B. Any person seeking the nomination of the national political party for the office of President of the United States, or any group organized in the Commonwealth on behalf of, and with the consent of such person, may file with the State Board petitions signed by at least 5,000 qualified voters, including at least 200 qualified voters from each congressional district in the Commonwealth, who attest that they intend to participate in the primary of the same political party as the candidate for whom the petitions are filed. Such petitions shall be filed with the State Board by the primary filing deadline. The petitions shall be on a form prescribed by the State Board and shall be sealed in one or more containers to which is attached a written statement giving the name of the presidential candidate and the number of signatures on the petitions contained in the containers. Such person or group shall also attach a list of the names of persons who would be elected delegates and alternate delegates to the political party’s national convention if the person wins the primary and the party has determined that its delegates will be selected pursuant to the primary. The slate of delegates and alternates shall comply with the rules of the national and state party.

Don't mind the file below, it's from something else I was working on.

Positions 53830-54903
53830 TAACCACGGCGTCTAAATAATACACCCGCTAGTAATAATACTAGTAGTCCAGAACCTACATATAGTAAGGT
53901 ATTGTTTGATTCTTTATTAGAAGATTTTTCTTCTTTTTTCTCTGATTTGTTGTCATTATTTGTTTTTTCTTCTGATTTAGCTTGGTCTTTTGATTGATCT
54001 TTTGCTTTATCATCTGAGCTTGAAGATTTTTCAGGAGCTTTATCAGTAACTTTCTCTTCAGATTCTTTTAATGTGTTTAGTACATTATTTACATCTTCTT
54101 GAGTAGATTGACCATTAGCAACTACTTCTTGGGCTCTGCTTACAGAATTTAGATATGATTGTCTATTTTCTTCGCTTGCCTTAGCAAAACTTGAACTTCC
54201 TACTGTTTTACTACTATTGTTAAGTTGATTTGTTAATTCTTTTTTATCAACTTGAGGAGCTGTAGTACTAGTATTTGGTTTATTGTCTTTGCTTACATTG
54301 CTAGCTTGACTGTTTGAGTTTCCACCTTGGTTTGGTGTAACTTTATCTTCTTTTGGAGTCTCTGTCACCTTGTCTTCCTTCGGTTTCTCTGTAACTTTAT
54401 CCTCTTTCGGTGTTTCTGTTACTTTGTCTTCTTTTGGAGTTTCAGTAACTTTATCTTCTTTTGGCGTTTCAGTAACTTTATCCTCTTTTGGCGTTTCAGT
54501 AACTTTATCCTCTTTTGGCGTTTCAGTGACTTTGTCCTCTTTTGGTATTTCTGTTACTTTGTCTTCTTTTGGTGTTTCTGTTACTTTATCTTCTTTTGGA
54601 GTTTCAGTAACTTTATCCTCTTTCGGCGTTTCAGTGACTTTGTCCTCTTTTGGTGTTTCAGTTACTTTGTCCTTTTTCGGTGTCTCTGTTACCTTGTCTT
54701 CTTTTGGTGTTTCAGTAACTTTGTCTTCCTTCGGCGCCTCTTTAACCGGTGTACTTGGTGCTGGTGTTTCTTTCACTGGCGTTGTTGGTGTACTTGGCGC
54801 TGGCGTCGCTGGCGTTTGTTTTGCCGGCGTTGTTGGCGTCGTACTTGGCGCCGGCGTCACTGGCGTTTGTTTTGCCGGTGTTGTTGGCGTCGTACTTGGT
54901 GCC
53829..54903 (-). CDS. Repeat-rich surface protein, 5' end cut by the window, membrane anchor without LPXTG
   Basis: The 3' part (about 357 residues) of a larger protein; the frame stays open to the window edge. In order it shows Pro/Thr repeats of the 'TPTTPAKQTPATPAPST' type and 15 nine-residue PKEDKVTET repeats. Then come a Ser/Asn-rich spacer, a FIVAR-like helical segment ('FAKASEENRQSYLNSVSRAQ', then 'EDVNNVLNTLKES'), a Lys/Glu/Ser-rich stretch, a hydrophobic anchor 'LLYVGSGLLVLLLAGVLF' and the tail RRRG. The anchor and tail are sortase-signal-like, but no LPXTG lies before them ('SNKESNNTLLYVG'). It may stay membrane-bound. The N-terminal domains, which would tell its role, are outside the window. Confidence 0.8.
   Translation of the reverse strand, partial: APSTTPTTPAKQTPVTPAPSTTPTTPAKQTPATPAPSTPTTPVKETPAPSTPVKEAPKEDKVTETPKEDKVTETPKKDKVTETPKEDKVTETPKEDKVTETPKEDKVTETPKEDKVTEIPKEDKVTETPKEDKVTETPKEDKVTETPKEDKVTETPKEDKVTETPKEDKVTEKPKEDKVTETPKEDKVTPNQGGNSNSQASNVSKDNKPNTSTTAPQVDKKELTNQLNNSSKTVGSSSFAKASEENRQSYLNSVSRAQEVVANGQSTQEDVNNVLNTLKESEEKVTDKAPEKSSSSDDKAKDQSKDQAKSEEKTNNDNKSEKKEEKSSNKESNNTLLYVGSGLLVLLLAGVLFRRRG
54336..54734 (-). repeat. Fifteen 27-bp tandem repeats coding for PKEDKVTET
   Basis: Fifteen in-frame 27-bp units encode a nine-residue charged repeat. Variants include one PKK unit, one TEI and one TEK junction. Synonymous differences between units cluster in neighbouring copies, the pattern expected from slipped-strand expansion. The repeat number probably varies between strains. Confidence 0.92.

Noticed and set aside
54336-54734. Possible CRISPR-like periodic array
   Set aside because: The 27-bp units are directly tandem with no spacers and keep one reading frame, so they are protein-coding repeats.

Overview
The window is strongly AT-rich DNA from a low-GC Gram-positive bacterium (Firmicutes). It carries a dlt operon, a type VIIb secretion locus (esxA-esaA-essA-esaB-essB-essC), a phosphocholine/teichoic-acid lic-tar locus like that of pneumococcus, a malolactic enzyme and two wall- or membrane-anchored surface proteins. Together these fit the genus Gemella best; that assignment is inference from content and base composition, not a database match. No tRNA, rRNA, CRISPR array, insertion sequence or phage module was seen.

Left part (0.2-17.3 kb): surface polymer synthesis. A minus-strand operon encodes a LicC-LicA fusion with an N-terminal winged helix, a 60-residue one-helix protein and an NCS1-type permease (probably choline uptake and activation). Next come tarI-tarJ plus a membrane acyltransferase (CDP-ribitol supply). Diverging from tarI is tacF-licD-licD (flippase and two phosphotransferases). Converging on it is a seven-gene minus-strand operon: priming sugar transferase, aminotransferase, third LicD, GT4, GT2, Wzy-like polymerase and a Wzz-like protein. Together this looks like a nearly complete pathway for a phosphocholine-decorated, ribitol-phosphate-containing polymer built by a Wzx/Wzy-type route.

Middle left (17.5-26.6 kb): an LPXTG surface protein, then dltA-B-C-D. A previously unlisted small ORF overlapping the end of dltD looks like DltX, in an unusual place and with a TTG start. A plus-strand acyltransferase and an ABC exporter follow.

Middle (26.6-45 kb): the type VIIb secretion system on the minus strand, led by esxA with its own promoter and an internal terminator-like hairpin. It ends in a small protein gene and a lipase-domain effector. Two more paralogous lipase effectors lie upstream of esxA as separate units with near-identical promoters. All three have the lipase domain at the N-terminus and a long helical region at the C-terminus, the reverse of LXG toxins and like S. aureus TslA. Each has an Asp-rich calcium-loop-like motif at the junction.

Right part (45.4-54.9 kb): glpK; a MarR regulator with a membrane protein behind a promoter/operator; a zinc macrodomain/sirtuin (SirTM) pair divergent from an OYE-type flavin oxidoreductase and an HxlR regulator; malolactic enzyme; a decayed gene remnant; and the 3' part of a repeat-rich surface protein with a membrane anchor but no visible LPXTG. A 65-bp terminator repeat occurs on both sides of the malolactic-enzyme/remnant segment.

The State Board shall transmit the material so filed to the state chairman of the party of the candidate immediately after the primary filing deadline. The sealed containers containing the petitions for a candidate may be opened only by the state chairman of the party of the candidate. The state chairman of the party shall, by the deadline set by the State Board, furnish to the State Board the names of all candidates who have satisfied the requirements of this section. In furnishing the name of each such candidate, the state chairman shall certify that a review of the filed candidate petitions found the required minimum number of signatures of qualified voters for that office to have been met. Whenever only one candidate for a party’s nomination for President of the United States has met the requirements to have his name on the ballot, he will be declared the winner and no presidential primary for that party will be held.